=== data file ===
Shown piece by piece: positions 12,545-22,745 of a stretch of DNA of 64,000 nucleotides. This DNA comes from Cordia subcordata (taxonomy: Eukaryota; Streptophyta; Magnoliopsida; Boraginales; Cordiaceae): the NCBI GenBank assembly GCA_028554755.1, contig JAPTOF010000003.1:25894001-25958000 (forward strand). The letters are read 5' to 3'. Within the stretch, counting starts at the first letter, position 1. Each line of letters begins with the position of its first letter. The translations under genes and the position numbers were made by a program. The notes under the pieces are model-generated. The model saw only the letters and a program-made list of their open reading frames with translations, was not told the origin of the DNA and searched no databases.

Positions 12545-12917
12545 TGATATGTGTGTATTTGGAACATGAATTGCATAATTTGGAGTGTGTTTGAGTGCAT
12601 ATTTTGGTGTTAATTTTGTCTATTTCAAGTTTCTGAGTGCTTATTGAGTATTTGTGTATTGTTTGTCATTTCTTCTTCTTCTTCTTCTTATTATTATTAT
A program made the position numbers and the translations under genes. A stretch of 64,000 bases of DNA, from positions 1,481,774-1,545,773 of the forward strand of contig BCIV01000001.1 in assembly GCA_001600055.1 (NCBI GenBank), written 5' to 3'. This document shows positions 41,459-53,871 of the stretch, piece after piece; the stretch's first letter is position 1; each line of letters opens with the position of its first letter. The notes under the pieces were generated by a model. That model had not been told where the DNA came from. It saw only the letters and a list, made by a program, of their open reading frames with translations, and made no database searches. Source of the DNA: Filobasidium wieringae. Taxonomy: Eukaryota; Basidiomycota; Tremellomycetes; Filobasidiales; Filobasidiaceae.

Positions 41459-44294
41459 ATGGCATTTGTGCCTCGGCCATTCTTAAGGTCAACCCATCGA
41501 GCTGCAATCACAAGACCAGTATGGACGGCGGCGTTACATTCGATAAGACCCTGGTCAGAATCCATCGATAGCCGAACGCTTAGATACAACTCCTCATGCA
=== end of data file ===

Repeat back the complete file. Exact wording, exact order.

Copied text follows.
Shown piece by piece: positions 12,545-22,745 of a stretch of DNA of 64,000 nucleotides. This DNA comes from Cordia subcordata (taxonomy: Eukaryota; Streptophyta; Magnoliopsida; Boraginales; Cordiaceae): the NCBI GenBank assembly GCA_028554755.1, contig JAPTOF010000003.1:25894001-25958000 (forward strand). The letters are read 5' to 3'. Within the stretch, counting starts at the first letter, position 1. Each line of letters begins with the position of its first letter. The translations under genes and the position numbers were made by a program. The notes under the pieces are model-generated. The model saw only the letters and a program-made list of their open reading frames with translations, was not told the origin of the DNA and searched no databases.

Positions 12545-12917
12545 TGATATGTGTGTATTTGGAACATGAATTGCATAATTTGGAGTGTGTTTGAGTGCAT
12601 ATTTTGGTGTTAATTTTGTCTATTTCAAGTTTCTGAGTGCTTATTGAGTATTTGTGTATTGTTTGTCATTTCTTCTTCTTCTTCTTCTTATTATTATTAT
A program made the position numbers and the translations under genes. A stretch of 64,000 bases of DNA, from positions 1,481,774-1,545,773 of the forward strand of contig BCIV01000001.1 in assembly GCA_001600055.1 (NCBI GenBank), written 5' to 3'. This document shows positions 41,459-53,871 of the stretch, piece after piece; the stretch's first letter is position 1; each line of letters opens with the position of its first letter. The notes under the pieces were generated by a model. That model had not been told where the DNA came from. It saw only the letters and a list, made by a program, of their open reading frames with translations, and made no database searches. Source of the DNA: Filobasidium wieringae. Taxonomy: Eukaryota; Basidiomycota; Tremellomycetes; Filobasidiales; Filobasidiaceae.

Positions 41459-44294
41459 ATGGCATTTGTGCCTCGGCCATTCTTAAGGTCAACCCATCGA
41501 GCTGCAATCACAAGACCAGTATGGACGGCGGCGTTACATTCGATAAGACCCTGGTCAGAATCCATCGATAGCCGAACGCTTAGATACAACTCCTCATGCA